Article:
Patients and carers may not wish to report depressive symptoms to neurologists, feeling that they may not be interested in knowing about emotional problems. They may worry about additional stigma that may be attached to depression in addition to diagnosis of a serious neurological condition. Stigma could often make clinicians reluctant to recognise or label the patient with depression. As a consequence, patients, carers and clinicians may be inclined to see the emotional problems as an inevitable and understandable emotional reaction to the neurological condition, rather than a condition that merits recognition and treatment. Evidence suggests that a dichotomy between seeing depression in neurological conditions as an emotional reaction or a biological process is artificial and unhelpful.

Whatever the cause of under-recognition, the impact of depression is significant with effects on patients and carers and long-term consequences on outcomes and costs. Given the frequency and significance of the problem, innovative brief screening methods may need to be routinely employed.5 There is evidence to suggest that relatively easy-to-administer instruments may have a good sensitivity and specificity to screen for depression.6 There is a need to further develop and evaluate briefer self administered scales that are specific to neurological conditions and are not cumbersome to score or interpret. Routine screening will increase the patient's and clinician's focus on this important problem and make neurologists more confident in diagnosing it.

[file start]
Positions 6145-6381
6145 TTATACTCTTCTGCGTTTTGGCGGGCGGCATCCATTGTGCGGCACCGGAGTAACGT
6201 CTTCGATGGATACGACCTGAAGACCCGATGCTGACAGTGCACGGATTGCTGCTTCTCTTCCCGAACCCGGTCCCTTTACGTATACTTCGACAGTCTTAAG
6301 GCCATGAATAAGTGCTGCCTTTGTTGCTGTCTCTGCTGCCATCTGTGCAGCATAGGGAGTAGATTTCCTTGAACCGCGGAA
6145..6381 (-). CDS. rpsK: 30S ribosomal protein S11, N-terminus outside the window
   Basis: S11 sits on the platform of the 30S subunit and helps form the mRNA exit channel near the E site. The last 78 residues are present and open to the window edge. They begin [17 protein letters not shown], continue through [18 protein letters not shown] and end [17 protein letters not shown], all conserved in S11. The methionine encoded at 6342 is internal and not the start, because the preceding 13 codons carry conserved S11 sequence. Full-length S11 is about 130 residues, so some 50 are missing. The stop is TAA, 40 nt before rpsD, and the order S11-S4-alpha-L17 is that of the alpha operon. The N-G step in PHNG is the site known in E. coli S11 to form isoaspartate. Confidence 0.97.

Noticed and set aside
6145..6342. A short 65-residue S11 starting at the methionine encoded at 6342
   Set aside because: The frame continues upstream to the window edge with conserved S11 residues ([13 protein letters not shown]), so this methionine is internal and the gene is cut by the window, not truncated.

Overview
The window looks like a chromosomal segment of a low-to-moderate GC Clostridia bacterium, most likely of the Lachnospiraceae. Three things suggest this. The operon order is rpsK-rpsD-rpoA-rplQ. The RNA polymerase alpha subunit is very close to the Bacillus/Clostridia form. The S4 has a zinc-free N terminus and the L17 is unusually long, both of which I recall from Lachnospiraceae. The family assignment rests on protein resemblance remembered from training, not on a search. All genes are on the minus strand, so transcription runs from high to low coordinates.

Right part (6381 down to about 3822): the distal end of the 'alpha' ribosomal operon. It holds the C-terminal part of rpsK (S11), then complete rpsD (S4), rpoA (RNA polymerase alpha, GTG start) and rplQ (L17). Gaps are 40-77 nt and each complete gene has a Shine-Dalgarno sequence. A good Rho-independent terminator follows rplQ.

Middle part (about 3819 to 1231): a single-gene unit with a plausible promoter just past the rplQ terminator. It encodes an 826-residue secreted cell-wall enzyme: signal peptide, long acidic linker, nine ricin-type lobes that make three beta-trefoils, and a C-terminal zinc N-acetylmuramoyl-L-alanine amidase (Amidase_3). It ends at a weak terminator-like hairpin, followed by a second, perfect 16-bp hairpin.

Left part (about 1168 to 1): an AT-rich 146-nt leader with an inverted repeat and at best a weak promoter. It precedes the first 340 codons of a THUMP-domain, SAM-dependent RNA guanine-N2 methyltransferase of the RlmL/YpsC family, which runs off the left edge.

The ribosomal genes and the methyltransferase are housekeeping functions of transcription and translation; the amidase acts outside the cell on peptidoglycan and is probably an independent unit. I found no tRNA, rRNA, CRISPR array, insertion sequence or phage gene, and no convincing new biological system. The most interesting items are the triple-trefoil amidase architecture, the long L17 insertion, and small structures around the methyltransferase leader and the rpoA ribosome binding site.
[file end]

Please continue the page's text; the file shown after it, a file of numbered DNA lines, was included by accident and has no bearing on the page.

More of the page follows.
Who should treat depression in neurological patients once it is diagnosed? Arguments have been made that neurologists should treat depression, too, in their patients and only refer patients who are refractory or have more complex presentations to neuropsychiatrists.7 General practitioners who treat the majority of depression in primary care could also take some of this responsibility. Given the number of such patients and current resources, it would be unrealistic to expect neuropsychiatrists or general psychiatrists to see all of these individuals.

The Price et al2 review summarises currently available evidence from the literature that includes 20 RCTs studying treatment of depression in a wide range of common neurological disorders such as stroke, Parkinson's disease, multiple sclerosis, brain injury and epilepsy. They find that the NNT for treating depression is 7 at 6–8 weeks and 4 after 9–18 weeks of randomisation. The trials reviewed indicated an advantage of treatment over placebo across antidepressant groups, with effect sizes a little higher for tri-cyclic antidepressants. This has to be balanced against their potential for toxicity, especially in an older, frailer population.